Reaching Out for Help as a Healthcare Professional Can Be Scary. Here’s How I Did It.
I will preface by saying that different people will enter this process for different reasons and in different ways. Some providers self-report their addiction, others are reported. This particular article will not tackle the ethics of whether or not one should self-report. Just asking yourself if you would like your parent’s or child’s physician practicing impaired should be enough. If you are like me, and believe you struggle with the disease of addiction, I hope to relieve any fear you may have and prepare you for the path of recovery as a healthcare professional.
A bit about me. I started my recovery as a medical student, so I had health insurance. Initially, I did not want to self-report due to fear of professional stigma, so I entered a rehab for non-healthcare professionals. Eventually, without any follow-up treatment or accountability, I experienced relapse and the return of consequences. I decided to pursue the proper channels in my effort to try out the recommended way, since my way wasn’t working.
As I mentioned, I self-reported, but whether one self-reports or is reported impaired, contact with the state’s professional monitoring program is the first step. Different healthcare professions have different governing bodies (e.g., Physicians’ Health Program, Nurses’ Alternative to Discipline Programs) separate from their state licensing boards, but the process should still be similar. A natural question is: who are these people and why should I trust them?
These professional monitoring programs serve an important role. There’s a finite number of healthcare professionals, and some of them will suffer from mental or physical disorders. Rather than write-off these people completely or immediately resort to discipline, they can be connected to a monitoring program. These programs will direct them on how to receive treatment, monitor and advocate on their behalf, in order for them to safely practice and for their patients and employers to maintain professional confidence.
Once you reach out to your respective program, they will give you a list of approved centers in order for you to be evaluated. It’s an ugly truth, but treatment is expensive. Prices vary, but you can expect to spend $2000-$5000 for 3-5 days of evaluation, with varying insurance coverage. Evaluation is made up of personality, intelligence, social, psychological, and other aspects. You may consider fudging your use in order to not appear too bad of a case, but since you won’t be the first one to have had that thought, they also have a number of rigorous screens and other precise tests that can let them reliably know what has been in your system. Take it from me, being honest and up-front is not only good for your recovery, it saves you headaches and will prevent you from seeming untrustworthy.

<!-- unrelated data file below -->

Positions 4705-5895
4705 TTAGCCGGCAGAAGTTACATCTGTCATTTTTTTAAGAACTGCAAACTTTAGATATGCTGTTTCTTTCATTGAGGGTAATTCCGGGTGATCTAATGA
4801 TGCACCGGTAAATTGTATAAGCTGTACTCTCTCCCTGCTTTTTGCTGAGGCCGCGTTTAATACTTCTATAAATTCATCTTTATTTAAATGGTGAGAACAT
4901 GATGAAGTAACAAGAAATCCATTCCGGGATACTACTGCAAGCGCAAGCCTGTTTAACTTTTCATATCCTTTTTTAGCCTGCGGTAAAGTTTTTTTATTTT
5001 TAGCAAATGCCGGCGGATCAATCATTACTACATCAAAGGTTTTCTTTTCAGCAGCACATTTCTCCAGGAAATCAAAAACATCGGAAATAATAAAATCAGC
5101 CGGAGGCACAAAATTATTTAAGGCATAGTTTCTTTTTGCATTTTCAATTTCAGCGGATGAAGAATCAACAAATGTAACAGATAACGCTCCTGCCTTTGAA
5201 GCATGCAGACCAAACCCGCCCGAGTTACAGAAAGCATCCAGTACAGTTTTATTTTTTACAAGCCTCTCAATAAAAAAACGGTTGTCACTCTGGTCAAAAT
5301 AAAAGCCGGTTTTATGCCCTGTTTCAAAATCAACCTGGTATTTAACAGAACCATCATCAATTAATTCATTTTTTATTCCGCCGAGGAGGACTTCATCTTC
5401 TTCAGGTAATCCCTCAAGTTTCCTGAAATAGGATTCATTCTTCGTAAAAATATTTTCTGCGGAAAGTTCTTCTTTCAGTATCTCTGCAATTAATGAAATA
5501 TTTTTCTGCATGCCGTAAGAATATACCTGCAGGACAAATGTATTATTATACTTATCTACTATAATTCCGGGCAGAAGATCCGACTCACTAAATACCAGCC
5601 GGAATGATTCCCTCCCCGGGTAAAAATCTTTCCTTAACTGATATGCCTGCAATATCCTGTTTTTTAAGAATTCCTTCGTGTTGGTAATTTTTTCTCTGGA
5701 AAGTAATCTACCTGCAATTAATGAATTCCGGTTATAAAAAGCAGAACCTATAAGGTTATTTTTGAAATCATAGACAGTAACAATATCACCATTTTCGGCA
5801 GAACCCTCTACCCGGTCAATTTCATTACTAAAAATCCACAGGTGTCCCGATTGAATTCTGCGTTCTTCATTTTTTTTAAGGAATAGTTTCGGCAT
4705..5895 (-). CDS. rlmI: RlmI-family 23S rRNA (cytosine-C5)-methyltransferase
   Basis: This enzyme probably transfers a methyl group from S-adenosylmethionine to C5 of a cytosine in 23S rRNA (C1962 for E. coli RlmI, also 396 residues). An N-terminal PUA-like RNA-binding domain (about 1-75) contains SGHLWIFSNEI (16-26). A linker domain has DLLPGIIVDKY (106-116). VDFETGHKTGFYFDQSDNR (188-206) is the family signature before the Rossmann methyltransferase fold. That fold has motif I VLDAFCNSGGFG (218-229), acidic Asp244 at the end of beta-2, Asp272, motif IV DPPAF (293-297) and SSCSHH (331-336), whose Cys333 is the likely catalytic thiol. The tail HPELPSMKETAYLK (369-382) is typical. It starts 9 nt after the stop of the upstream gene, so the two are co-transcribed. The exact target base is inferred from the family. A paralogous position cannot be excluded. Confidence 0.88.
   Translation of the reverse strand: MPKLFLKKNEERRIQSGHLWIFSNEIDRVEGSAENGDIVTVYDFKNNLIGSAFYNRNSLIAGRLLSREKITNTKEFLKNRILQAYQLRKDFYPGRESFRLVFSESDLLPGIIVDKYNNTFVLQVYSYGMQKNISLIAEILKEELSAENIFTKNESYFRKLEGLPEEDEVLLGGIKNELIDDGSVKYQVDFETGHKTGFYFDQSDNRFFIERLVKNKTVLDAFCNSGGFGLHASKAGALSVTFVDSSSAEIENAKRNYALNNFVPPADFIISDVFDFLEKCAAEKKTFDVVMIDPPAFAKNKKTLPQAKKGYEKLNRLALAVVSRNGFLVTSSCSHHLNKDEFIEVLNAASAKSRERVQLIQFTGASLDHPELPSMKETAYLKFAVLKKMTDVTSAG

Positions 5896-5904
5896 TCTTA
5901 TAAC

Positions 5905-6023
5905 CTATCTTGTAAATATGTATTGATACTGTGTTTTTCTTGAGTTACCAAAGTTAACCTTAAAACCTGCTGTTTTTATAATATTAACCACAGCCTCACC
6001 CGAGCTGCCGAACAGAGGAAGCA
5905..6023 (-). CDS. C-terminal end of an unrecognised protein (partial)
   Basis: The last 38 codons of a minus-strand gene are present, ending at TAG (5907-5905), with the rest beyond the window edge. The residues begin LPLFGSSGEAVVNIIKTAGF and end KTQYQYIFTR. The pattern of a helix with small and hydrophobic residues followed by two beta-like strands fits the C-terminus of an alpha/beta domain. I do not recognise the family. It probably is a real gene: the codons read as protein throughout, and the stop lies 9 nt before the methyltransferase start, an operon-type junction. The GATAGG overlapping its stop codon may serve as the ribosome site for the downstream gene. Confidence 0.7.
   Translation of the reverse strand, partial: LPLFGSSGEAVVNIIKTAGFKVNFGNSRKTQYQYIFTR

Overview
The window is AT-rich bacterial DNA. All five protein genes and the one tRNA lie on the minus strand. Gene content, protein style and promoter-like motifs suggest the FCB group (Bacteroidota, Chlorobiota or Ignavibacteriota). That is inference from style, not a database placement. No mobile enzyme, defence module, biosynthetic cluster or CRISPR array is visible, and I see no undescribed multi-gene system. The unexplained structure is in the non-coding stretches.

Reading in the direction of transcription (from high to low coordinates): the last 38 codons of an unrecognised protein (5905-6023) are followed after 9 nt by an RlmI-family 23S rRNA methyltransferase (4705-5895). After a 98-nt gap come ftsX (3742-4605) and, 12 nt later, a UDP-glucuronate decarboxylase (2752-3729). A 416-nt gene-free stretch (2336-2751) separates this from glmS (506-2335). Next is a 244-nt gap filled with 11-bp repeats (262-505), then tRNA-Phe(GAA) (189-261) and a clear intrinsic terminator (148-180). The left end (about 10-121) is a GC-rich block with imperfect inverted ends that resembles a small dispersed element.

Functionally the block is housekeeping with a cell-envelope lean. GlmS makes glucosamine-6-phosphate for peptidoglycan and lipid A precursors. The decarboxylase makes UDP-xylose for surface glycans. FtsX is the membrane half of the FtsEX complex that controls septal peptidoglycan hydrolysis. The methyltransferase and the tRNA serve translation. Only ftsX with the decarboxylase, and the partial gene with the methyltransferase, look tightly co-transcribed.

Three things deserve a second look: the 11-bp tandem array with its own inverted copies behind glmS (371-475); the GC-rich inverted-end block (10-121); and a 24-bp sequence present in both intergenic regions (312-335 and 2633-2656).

After a thorough evaluation, they will give you their recommendation, which is composed of both inpatient and outpatient portions. This is where the reality of the cost of treatment really hits hard. Your situation will be your own, and your center will likely have a business office that will help you make ends meet. I cannot say this enough, please invest in health insurance.
Once you complete your inpatient (or as much as you can afford to), you will then work on outpatient. Depending on your situation, you may be recommended to live in a sober-living house, intensive outpatient, general outpatient, or any combination tailored to your situation. An agreement contract with your state’s monitoring program will tell you all the details you will be responsible for, how long it will be for, and what you will need to do in order to return to work. In addition to outpatient treatment, you can expect regular check-ins, random substance testing, meeting attendance, and other monitoring. Yes, there are fees, with variable scholarship opportunities, but if you were like me, there was always enough money to fuel your addiction, so there is money for recovery.
Now that I’ve given you a glimpse of this process, you may feel overwhelmed. The old me would have read this and doubled-down on my hesitance to self-report my problem, and he would have continued to face the many consequences any addict can identify with. The current me comes with a message of hope. If you were like me, there was always time and money to use - never enough! If you are ready to live a life of success despite your addiction, if you are tired of your addiction borrowing and ultimately robbing you of your future, if you are ready to live the A.A. promises, now is the time! Do not let addiction steal your license, do not let addiction ruin your professional reputation, do not let addiction damage and disintegrate your connections and quality of life. Travel the journey of accountability and experience freedom and professional happiness!